- What personnel committee has responsibility for reviewing Academic Administrators?
- Academic Administrators are reviewed by the:
AF ADMINISTRATIVE SERIES PERSONNEL COMMITTEE (ASPC): The committee reviews the complete dossier. The file is then returned to the Dean who makes the final decision based on the entire file including all recommendations.
The following topics are typical of the concerns of the various reviewers (Peer Group, Department Chair, Voting Group, Dean, Personnel Committee, and Vice Provost-Academic Affairs) who will evaluate the file. (See: APM 370-10 and UCD-370-10). A candidate’s performance will be judged on the quality of the specific areas of responsibility as identified in the position description and criteria for the position (APM 370-10a-c).
Administration/Management of Programs
- What is meant by “administration/management of programs”?
- Academic Administrators are expected to oversee complex units with a large degree of independence. Their duties may include directing the activities of a support staff and coordinating the activities of faculty and academic staff involved in the program(s). The primary focus of the position is administration that requires academic credentials equivalent to the professorial series. They are expected to provide intellectual leadership and scholarship on a par with other research personnel in the implementation of any research-oriented program in the unit in which they serve.
Administrators are expected to oversee one or more programs. Responsibilities may include:
Planning, development and evaluation of programs;
Direction and supervision of staff;
Development of proposals for extramural funding;
Management of program resources; and
Administration of a program or unit in relation to its mission
- How will performance be evaluated?
- A candidate will be judged on the quality of performance in the specific areas of responsibility as identified in the criteria and the position description. Professional accomplishments and scholarly achievements will be considered if they are required of the position.
- What is meant by “professional competence”?
- The candidate's professional activities should be scrutinized for evidence of achievement and leadership in the area of responsibility and of demonstrated evidence of continued professional growth and ability to effectively work collegially within their unit and on campus.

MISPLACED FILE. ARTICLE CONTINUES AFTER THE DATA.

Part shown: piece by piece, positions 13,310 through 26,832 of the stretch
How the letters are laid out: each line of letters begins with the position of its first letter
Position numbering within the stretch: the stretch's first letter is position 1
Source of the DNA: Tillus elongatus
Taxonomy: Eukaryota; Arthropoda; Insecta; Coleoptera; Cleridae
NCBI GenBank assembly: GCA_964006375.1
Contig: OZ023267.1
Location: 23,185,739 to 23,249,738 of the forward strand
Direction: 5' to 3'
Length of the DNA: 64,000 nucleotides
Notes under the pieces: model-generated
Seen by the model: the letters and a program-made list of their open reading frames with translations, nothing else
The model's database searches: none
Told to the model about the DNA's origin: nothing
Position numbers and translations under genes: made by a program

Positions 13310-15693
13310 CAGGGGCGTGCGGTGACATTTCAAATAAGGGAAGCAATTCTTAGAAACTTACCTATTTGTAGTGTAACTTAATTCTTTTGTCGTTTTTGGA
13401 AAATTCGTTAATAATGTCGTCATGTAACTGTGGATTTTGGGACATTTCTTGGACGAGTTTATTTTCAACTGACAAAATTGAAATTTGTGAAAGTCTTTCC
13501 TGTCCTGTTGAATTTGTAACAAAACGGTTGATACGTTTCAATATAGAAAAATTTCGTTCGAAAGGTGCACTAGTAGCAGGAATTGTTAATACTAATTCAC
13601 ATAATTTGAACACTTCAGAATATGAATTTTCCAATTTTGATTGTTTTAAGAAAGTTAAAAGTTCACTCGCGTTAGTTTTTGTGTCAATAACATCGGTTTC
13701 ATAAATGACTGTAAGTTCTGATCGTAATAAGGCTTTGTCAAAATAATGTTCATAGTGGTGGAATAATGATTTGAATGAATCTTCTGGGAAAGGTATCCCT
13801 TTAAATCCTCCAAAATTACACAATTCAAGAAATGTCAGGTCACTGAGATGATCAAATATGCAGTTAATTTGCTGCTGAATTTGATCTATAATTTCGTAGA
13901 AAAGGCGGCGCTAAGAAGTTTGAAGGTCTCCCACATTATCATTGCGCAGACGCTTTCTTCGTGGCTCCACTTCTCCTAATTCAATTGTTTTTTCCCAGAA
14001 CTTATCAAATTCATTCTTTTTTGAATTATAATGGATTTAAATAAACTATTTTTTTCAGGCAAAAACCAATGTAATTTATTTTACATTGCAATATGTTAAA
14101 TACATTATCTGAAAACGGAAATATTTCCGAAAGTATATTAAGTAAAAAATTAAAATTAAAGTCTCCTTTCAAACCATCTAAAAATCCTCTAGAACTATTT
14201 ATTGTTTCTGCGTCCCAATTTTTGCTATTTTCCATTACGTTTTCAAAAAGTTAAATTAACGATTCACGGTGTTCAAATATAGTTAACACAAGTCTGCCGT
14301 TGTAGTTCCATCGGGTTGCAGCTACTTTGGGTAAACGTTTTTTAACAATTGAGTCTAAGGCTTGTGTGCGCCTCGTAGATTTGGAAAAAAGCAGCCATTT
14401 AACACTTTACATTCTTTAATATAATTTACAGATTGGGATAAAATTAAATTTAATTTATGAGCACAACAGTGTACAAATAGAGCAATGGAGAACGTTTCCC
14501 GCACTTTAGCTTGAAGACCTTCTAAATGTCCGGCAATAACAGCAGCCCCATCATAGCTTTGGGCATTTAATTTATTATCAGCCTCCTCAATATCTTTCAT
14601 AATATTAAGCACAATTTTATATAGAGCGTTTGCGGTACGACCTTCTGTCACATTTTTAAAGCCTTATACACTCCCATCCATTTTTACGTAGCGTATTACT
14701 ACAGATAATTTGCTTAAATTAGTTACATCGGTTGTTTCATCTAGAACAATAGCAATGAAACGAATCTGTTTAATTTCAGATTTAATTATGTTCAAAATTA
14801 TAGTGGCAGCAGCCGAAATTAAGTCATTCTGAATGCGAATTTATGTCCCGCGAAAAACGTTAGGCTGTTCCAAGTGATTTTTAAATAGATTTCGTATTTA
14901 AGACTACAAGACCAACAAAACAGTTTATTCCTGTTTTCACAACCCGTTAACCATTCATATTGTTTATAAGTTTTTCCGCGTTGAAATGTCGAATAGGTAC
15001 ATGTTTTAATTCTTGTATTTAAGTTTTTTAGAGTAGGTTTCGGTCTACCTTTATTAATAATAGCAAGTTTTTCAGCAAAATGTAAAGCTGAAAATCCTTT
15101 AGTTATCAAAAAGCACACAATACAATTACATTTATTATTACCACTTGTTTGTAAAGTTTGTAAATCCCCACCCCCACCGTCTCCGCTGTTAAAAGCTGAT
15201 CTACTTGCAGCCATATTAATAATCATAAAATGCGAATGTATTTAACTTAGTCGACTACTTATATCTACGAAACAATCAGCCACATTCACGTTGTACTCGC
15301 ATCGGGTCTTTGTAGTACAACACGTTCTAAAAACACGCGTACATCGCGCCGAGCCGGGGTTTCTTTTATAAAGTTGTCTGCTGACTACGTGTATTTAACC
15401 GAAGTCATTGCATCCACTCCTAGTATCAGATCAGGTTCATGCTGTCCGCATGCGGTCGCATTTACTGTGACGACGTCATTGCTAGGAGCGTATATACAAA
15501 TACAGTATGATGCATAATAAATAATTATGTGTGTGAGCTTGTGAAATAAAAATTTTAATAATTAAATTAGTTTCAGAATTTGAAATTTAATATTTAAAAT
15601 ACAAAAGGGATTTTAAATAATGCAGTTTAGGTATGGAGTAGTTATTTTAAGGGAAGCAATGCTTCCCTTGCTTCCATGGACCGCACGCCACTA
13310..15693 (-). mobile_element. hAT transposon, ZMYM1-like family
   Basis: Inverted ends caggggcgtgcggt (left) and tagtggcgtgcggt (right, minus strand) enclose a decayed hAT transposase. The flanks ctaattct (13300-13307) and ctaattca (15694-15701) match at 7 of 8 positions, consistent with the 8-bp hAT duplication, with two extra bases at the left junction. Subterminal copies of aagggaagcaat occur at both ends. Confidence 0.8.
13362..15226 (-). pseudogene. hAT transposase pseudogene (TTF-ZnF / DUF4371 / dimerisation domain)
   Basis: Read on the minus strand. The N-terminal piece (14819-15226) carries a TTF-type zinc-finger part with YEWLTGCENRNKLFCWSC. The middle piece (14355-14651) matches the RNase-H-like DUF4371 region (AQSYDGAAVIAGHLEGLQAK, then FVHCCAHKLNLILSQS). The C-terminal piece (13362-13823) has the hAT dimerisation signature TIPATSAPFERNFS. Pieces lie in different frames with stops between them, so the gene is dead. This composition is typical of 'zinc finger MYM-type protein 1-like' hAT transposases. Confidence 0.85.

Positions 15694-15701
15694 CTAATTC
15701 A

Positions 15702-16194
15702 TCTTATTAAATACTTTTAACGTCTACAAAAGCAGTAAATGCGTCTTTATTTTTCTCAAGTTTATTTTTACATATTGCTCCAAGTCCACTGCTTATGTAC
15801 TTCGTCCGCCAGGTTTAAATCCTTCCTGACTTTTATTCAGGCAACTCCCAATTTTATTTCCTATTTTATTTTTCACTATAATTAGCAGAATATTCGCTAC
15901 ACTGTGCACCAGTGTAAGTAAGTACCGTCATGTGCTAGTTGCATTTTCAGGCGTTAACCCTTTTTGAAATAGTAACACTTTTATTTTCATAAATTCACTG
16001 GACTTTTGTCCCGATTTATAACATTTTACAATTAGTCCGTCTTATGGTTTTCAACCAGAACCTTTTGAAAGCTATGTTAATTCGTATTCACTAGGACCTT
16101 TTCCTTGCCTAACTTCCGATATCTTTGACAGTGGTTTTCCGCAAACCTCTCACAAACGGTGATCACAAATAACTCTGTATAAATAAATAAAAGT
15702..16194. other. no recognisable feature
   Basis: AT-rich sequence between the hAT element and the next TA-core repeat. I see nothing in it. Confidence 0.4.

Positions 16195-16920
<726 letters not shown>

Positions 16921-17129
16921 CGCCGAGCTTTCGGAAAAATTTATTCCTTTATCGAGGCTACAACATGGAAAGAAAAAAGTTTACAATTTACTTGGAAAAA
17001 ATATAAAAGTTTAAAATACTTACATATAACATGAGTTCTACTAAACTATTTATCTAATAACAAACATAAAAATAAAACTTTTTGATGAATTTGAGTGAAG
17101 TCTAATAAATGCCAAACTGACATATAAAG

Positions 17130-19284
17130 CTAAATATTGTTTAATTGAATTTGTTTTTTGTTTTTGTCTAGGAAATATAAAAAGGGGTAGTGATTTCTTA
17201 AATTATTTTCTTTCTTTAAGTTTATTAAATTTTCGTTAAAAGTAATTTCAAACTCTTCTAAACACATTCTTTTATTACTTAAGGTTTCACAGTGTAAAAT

University and Public Service
- What type of service is expected of Academic Administrators?
- Academic Administrators are expected to participate in the administration of their home unit and campus through appropriate roles in governance and policy formation. They may also represent the University in both the public and private sector. Such activities may include:
Participation in campus governance through committee membership (including Academic Federation committees), community activities and projects that are University-wide in scope;
Service in a liaison capacity with other public and private agencies.
Evidence of a candidate’s commitment to service through accomplishments or contributions should be documented.
- Are some activities more important than others; i.e., do reviewers give more credit for some activities?
- Yes. Reviewers recognize that there are hierarchies of activities and that the most important assignments are those requiring lots of time, effort, and/or expertise. Specific credit is given for extraordinary activities like chairing committees/panels/societies/public service organizations, acting as an expert witness, representing the University, organizing a large meeting, giving invited lectures or keynote speeches, etc.